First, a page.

This weekend I attended a workshop taught by my friend Chris, and I enjoyed what he had to say. The subject matter doesn’t really concern us here. He’s a teacher (of college students primarily) too, but his real passion is giving talks to adults on serious subjects, and for a fee he’ll come to your house and teach what he knows. With five students in your living room, he’ll give a series of talks and practices, and help you work through a serious amount of material in eight or nine sessions.
Two things struck me about this offer. First, it amazed me that there were enough people willing to sign up for this course that it was worth his time. Second, that he didn’t graduate everyone. He explained that there was a very specific set of circumstances that allowed for graduation. It was on a pass/fail basis, and it required doing a very specific set of complex mathematical computations. Either you could do them, or you couldn’t. And if you couldn’t learn to do them in eight weeks, then you were being either obtuse or lazy. He would take your money as a teacher either way, but as he put it,
“No one graduates without being able to do the work. It’s my reputation on the line, here, too.”
I found that rather refreshing. We’re expected to make sure everyone gets through to the next level, whatever that next level is. He, on the other hand, has devised a list of twelve or fourteen things that he can teach in one session a week over eight weeks; and if you can do those things — here’s your graduation certificate. If you can’t do those things — well, you’re going to have to find four more people, and shell out more money, for him to come to your house and deliver the same set of eight lectures.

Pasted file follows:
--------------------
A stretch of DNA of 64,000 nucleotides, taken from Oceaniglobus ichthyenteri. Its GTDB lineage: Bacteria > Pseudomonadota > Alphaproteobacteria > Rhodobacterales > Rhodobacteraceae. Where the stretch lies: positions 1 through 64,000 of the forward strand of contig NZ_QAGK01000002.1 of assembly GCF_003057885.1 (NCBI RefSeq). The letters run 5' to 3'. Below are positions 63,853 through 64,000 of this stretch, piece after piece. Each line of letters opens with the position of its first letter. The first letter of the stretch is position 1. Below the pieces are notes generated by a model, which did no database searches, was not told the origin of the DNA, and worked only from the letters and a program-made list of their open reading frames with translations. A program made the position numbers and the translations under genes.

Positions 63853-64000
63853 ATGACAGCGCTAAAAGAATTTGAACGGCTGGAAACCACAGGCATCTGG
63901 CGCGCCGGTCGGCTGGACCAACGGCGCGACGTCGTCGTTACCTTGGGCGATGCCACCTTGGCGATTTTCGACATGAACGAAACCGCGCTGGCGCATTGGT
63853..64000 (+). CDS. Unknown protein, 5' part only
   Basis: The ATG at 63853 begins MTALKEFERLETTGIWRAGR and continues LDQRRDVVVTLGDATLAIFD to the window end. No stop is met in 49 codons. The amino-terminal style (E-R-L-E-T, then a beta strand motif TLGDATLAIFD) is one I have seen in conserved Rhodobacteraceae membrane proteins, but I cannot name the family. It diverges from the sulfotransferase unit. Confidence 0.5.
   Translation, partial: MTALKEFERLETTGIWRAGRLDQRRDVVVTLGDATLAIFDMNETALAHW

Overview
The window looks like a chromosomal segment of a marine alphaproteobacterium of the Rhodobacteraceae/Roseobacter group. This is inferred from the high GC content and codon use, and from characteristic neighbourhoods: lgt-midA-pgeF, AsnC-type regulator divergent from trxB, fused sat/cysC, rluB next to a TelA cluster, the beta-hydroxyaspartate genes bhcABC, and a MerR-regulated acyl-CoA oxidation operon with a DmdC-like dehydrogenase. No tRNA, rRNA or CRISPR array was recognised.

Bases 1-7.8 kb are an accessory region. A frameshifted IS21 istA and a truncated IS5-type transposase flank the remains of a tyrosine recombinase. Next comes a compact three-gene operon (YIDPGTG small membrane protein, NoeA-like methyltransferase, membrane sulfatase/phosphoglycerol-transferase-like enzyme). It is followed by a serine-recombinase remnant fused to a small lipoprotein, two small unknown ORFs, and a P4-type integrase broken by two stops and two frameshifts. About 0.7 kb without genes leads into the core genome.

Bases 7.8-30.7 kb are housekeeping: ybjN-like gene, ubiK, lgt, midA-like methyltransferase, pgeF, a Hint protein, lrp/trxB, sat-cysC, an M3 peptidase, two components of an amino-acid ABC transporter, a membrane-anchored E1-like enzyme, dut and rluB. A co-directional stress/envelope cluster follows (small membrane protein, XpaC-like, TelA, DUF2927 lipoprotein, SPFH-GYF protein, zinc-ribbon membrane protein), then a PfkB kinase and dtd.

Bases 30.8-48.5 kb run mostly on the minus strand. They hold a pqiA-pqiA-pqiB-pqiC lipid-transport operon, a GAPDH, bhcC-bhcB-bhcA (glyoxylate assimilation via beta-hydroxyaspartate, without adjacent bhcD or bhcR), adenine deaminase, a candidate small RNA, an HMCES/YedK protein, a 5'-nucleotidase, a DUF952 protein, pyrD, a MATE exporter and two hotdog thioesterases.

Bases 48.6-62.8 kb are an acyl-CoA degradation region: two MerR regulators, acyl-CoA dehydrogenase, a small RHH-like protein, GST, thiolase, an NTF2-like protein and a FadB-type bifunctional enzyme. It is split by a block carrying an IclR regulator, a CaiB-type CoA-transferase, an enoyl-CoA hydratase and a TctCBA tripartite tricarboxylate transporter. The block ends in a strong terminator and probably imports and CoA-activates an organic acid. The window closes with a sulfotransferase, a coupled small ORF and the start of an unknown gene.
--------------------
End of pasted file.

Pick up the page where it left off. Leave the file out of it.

He said it’s a complicated kind of school with a faculty of one, that can do this sort of teaching. It’s not likely that every school can do this, and there’s all sorts of politics involved in managing this sort of program. But ultimately, it comes down to this — you need to hear certain material, read certain material, and practice certain material. If you can do those things, you graduate. If you can’t, it’s not the teacher’s fault — it’s the fault of your habits of practice. It’s your fault.
He points out that this involves a culture of personal responsibility, and personal self-discipline: which are not positively regarded in our current culture. Sure, we talk about them all the time, but our national habits of personal self-discipline isn’t the cause of our obesity epidemic, or our failure to do well on international math and reading tests.